Listen to me now and believe me later: Despite the Mets' remarkable preference for chaos, their suddenly available administrative job is desirable.
Therefore, the pressure on Brodie Van Wagenen to correct this increases.
Van Wagenen sniffed his first manager, Carlos Beltran, when the legendary former player was eliminated by Astros in the tsunami. Now there are two for the troubled general manager who is preparing for his second season. He should feel encouraged by the fact that he can choose from a crop that includes a bevy of seasoned managers (Mike Puma from Post reports Dusty Baker's bid has gained momentum, though there has been no contact since Friday afternoon ) Trainer, broadcaster – ESPN's Eduardo Perez was a strong opponent of Van Wagenen and his company a few months ago – and all other creative options that come to mind alongside the current Mets trainers.
Even if you consider the opening of the Mets to be less interesting than the vacancies that have just surfaced in Houston and Boston, you would still be in strong third place. Most who miss the management gigs of Astros and Red Sox would like to accept the Mets spot.
Why? Because your squad clearly has talent. And because you only have to watch Terry Collins' second career as a broadcaster to estimate how many doors can open for you if you get enough for a New York team.
That hasn't really changed since the Mets could have hired Joe Girardi to succeed Mickey Callaway in October last year. Van Wagenen could sooner rather than later persuade Girardi to pass on instead of letting him go to the neighboring Phillies. But that's not important at the moment.
What has changed is the canvas. When the Mets abandoned Callaway a year before his contract expired, they were one of eight teams looking for a new manager. This time they are one of only three who all want to win in 2020.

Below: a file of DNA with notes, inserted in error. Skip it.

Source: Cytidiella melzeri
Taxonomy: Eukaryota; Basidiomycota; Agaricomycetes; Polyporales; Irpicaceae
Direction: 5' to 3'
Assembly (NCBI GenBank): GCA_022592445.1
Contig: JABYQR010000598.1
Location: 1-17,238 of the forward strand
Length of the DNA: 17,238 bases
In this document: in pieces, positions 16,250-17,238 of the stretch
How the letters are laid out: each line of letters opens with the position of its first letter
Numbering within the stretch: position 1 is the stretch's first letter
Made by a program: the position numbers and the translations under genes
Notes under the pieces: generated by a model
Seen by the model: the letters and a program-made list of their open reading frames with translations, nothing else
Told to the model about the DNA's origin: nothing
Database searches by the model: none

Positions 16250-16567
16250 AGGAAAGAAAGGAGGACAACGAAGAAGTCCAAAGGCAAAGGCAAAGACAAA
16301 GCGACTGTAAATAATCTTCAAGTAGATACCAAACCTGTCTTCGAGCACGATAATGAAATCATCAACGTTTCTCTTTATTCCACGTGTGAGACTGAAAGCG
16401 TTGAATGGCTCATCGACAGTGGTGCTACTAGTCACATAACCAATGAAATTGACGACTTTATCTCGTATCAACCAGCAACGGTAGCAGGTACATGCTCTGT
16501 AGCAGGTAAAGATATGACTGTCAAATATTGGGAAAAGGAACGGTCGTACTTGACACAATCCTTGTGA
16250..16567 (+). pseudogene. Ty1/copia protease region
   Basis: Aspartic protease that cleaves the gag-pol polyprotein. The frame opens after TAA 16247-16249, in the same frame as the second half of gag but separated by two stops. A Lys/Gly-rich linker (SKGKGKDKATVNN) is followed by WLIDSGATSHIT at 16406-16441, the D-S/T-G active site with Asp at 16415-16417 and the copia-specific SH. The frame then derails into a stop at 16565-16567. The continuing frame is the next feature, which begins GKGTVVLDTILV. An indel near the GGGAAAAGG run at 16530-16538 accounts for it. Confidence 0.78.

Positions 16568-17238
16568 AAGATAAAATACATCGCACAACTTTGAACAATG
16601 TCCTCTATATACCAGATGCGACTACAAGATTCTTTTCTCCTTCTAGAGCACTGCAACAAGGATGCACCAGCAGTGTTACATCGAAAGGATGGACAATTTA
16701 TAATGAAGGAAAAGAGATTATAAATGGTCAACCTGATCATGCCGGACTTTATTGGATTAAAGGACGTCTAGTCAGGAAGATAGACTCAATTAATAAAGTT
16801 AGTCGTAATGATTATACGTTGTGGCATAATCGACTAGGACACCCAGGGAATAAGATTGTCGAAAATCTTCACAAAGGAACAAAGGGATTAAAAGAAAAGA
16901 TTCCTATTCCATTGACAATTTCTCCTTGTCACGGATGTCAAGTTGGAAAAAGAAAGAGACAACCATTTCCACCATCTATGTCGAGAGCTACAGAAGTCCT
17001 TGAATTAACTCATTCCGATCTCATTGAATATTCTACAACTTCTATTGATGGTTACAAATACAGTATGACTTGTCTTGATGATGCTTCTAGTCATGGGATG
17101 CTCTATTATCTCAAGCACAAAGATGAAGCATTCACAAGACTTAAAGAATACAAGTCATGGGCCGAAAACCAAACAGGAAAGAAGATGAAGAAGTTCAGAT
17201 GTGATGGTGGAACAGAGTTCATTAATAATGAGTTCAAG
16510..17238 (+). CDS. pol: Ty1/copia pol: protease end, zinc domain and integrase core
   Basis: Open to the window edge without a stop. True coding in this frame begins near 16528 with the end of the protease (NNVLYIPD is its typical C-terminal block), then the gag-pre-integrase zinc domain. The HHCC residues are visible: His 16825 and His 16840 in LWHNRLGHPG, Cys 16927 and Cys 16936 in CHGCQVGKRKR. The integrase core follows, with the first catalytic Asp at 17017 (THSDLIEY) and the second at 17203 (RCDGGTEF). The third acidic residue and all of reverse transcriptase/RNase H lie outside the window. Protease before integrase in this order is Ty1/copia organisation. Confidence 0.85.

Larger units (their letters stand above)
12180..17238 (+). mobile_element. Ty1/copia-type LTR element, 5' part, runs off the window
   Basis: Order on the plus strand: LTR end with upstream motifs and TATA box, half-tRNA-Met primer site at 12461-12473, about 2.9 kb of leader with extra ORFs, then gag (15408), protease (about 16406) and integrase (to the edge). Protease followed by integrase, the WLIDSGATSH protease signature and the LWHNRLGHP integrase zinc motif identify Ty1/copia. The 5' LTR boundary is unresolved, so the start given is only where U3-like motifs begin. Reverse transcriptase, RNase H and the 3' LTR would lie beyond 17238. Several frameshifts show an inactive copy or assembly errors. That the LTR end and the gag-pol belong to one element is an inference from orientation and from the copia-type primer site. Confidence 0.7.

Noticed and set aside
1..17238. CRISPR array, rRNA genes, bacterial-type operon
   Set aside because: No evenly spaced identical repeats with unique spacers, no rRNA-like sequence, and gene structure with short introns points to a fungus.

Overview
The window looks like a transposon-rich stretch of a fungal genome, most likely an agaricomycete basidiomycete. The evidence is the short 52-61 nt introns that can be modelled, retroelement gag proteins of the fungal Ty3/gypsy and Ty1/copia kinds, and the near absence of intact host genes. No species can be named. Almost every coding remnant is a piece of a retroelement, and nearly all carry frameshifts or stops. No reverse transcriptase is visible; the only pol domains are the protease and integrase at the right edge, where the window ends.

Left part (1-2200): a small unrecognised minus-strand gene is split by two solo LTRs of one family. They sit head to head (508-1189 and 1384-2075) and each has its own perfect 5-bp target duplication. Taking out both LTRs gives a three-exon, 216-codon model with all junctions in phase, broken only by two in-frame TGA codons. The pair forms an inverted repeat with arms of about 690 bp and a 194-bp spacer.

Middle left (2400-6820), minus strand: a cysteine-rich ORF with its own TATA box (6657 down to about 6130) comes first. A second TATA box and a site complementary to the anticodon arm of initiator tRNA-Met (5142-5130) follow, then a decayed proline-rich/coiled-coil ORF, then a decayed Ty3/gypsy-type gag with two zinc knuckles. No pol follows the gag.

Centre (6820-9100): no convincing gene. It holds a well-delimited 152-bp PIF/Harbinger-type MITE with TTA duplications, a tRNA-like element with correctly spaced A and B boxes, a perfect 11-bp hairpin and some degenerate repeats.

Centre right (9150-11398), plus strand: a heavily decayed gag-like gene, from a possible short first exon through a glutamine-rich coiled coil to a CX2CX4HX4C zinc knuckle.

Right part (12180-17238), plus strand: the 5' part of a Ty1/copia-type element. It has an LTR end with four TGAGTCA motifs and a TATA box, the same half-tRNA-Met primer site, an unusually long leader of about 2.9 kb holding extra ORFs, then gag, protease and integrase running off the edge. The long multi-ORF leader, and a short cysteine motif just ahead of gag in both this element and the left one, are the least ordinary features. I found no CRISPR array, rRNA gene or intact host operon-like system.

To be fair, the Mets are the only club in the trio that haven't won a World Series since 2017. As a group Beltran interviewed too late after participating in the "17 Astros" program. As the team that hires Jessica Mendoza, a consultant, who used her other job as an ESPN baseball commentator to beat whistleblower Mike Fiers for courageously calling his misbehaving former teammates in Houston. Yeesh. What a terrible look for the Mets, who exacerbated this embarrassment with Van Wagenen's ridiculous statement that "Jessica spoke as an ESPN analyst and not as a Mets spokeswoman." Where can the rest of us get jobs where we are not always held accountable for our words?
Of course, thanks to the number of more traditional front office employees, including pirate Ben Cherington, Indian Mike Chernoff and twins Thad Levine, who have given an interview, Van Wagenen will have his baseball operations after the 2018 season To lead Mets. There were concerns, among other things, about the franchise's focus on the profit zone and the strong commitment of the owners.
The difference here? Baseball Ops has become such a monolith that someone can make a difference, even if they're not the boss. However, there is a big gap between the trainer and the bank coach in the dugout. The 30 senior jobs are estimated.
There will be some numbers. David Wright, for example, enjoys his life in Southern California as a part-time advisor. However, most of the candidates whose names are known would encounter an offer from Mets.
If Van Wagenen does not have all the tickets here and the Astros and Red Sox also buy skippers, the GM of the Mets has enough missteps thanks to the roster that he helped build and the stage he took on despite his appearance. He has no one else to blame if he cannot play this hand successfully.